Quik Wok is a fast food American Chinese restaurant located in Rancho Bernardo. In addition, on weekends, they offer some traditional chinese dishes, including chinese breakfast items, noodle dishes, and my beloved knife shaved noodles (homemade noodles that are shaved with a knife, creating doughy noodle threads of irregular shape that have a chewy, bouncy texture).
I had received several recommendation to go check out Quik Wok but the out-of-the-way location and a not so great experience by Kirk of mmm-yoso, left me hesitant to check it out.
This past weekend I was going to be in the RB area anyway, so I thought I might as well go see for myself how the knife shaved noodles are. The night before I had actually tasted the worst knife shaved noodles in my life at another restaurant: dry, hard and not at all chewy. So going into this experience, I feared the worst.
When we arrived, we saw the wide open kitchen, where you can see the chefs on their woks cooking and clanking away. A lot of people on yelp that have ordered from the chinese menu talk about it being a secret menu. Actually, the menu is taped to the front of the restaurant along with the English menu offerings. Unfortunately, no translations are offered for the chinese menu.
The chinese menu is offered on weekends only, served until 3 pm. We actually arrived after 3, but they agreed to let us order from it, to my great relief.
We were really only there for one thing: the knife shaved noodles.
Two people from our party ordered the beef noodle soup with knife shaved noodles. Given the very poor beef noodle soup offerings I’ve tasted in San Diego, I wasn’t expecting much from this. But I was pleasantly surprised. The broth had a nice beef flavor to it and it was also slightly spicy. While not as rich as some other beef broths I’ve had, it’s definitely one of the better beef broths I’ve had in San Diego. I’d rank it right behind Chin’s.
And of course, the feature of the dish were the knife shaved noodles. These noodles were chewy and bouncy. I was really happy with how they tasted. After Kirk’s review and my bad experience the night before with hard knife shaved noodles, I had gone in expecting the worst. But these were pretty good. The cutting/shaving seemed a little off, but these were still pretty good and the only place in San Diego that I know of that even serves knife shaved noodles. My only wish was that there were more noodles in the bowl.
There were a few pieces of cabbage that were bitter. I’m not sure if this was just a bad batch of cabbage or cabbage that was too old.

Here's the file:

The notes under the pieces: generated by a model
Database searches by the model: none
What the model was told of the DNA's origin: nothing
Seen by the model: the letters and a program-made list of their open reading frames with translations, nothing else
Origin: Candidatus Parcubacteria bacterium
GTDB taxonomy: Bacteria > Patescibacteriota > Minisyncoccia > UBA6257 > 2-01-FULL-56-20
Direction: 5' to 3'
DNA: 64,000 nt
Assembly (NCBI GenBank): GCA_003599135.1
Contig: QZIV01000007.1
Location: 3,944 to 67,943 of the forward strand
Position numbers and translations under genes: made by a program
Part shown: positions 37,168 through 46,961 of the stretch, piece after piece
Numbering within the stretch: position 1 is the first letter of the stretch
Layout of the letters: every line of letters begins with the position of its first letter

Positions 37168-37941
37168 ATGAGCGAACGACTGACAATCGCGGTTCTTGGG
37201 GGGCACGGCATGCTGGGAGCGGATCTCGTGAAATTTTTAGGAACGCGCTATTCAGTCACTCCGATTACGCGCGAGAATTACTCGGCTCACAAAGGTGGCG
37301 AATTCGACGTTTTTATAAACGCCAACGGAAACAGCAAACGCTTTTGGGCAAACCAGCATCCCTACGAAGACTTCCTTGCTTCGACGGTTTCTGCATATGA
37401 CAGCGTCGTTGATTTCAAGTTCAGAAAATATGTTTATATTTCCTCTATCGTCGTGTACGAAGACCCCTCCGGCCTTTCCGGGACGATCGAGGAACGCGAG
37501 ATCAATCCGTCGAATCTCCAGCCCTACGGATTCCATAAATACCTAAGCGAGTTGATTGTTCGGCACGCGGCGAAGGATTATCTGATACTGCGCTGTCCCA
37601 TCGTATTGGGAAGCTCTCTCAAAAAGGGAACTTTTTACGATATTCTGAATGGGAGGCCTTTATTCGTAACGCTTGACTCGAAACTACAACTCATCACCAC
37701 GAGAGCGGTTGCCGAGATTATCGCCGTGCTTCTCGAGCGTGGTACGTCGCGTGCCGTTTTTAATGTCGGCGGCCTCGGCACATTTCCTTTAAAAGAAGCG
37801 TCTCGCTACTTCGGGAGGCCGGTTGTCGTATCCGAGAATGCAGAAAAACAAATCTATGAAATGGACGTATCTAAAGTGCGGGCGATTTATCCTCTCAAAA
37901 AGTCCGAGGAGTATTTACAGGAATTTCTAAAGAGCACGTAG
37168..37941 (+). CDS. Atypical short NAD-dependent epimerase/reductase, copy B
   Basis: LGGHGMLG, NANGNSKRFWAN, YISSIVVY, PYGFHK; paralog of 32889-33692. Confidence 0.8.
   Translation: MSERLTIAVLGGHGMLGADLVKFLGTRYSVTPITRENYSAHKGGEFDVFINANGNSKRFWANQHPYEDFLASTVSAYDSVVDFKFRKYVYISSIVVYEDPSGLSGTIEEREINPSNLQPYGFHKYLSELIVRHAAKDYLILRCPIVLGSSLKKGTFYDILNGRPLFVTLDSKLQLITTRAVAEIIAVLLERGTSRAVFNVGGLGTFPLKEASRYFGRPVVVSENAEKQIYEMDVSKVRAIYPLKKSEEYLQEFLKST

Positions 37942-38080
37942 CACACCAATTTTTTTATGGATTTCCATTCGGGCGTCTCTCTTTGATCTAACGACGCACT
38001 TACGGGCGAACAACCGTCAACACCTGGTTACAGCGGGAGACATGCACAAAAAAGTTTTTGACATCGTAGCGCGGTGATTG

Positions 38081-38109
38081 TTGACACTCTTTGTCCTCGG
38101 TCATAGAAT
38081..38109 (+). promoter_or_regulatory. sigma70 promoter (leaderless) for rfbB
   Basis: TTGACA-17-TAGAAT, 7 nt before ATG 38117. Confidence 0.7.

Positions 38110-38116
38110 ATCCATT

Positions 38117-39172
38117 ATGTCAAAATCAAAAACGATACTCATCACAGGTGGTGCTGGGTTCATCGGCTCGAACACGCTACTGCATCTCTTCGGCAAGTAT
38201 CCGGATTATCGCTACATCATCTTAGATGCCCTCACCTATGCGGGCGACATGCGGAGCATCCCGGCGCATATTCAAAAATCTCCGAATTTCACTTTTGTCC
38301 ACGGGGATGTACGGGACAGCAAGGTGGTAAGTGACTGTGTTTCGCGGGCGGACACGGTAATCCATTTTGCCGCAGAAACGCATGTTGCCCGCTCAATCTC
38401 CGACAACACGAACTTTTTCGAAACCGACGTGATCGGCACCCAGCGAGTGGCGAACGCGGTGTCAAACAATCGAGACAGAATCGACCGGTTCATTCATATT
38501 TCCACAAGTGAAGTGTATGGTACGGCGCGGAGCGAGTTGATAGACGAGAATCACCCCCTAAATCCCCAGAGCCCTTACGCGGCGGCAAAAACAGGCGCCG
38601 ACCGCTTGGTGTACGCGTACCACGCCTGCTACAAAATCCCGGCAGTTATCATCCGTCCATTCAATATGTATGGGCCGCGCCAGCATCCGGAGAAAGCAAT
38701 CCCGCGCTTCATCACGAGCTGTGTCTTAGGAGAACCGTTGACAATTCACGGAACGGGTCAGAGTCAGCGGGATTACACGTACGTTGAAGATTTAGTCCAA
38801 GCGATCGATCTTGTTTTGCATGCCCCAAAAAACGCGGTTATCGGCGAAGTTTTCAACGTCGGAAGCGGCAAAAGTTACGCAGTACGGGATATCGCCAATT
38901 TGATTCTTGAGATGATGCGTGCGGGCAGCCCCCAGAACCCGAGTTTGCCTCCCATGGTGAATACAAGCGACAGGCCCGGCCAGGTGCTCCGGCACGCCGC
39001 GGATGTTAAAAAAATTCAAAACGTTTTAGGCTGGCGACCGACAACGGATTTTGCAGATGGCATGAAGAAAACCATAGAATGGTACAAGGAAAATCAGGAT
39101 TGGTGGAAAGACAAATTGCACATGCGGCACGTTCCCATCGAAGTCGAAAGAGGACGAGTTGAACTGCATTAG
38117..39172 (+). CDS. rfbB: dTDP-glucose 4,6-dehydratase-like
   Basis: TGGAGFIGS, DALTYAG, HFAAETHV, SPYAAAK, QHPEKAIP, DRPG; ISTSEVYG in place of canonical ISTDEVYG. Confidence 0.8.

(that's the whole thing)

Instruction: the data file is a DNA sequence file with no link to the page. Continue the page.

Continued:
One person ordered the spicy noodle soup.
Two other people ordered the “Za Jiang” noodles. Za Jiang is a sauce made of fermented soy beans and usually mixed with some meat and dried bean curd and vegetables. Many people are familiar with the korean version of za jiang which is a black paste. The chinese version is brown, with a sweeter taste. I actually prefer the Korean Za Jiang sauce. I’ve never particularly loved the chinese one. This one got mixed reviews. One person loved the sauce, the other person thought it was too salty.
Another person in our group chose to order the pan fried noodles with shrimp. This was actually from the English menu. She liked her noodles. They were thin, crispy egg noodles, topped with shrimp, broccoli, and some other vegetables in a thick sauce.
Someone else opted for the fried chicken cutlet and noodle soup. The chicken cutlet was really hard. I’m not sure how they ended up with such a tough piece of chicken meat. The noodle soup was much better.
My food was the last to arrive and before it did, I saw the chef come out. My heart immediately sank because I just knew he was coming out to tell me they were out of shaved noodles. Sure enough, I was right. But the chef was very apologetic. He made me the dish with some thicker-type chinese noodles, much like the ones I usually buy and use at home.
I ordered the “Da Lu” noodles, which is a thick noodle stew soup. The soup is heavily laced with cornstarch to develop a stew-like texture. It’s usually topped with a variety of mixed ingredients and then finished with a scrambled egg (which when poured into a soup creates egg drop soup rather than the breakfast scrambled eggs). This actually looked better than it appears in my picture. I was having some lighting issues with all my pictures for this place because we were at a big table that was in a dark corner.
I found this version to be hearty and comforting which is supposed to be the effect of “Da Lu” noodles. I was sad there were no knife shaved noodles, but the fiance was generous enough to let me have a lot of his.
Overall, we were all pleasantly surprised by the chinese menu offerings at Quik Wok. I am also happy to finally find some knife shaved noodles in San Diego. We’ll be back again for more knife shaved noodles and to explore the rest of the chinese menu offerings.
Here is the chinese menu.
I will update it with translations once I get them from my mom. For the ones we ordered, the knife shaved noodles, they are located in the second column. Second column, fourth one down is beef noodle soup. Fifth one is the spicy noodle soup. The sixth one is the za jiang noodles. The one at the bottom of the second column right above the handwritten entry is the Da Lu noodles.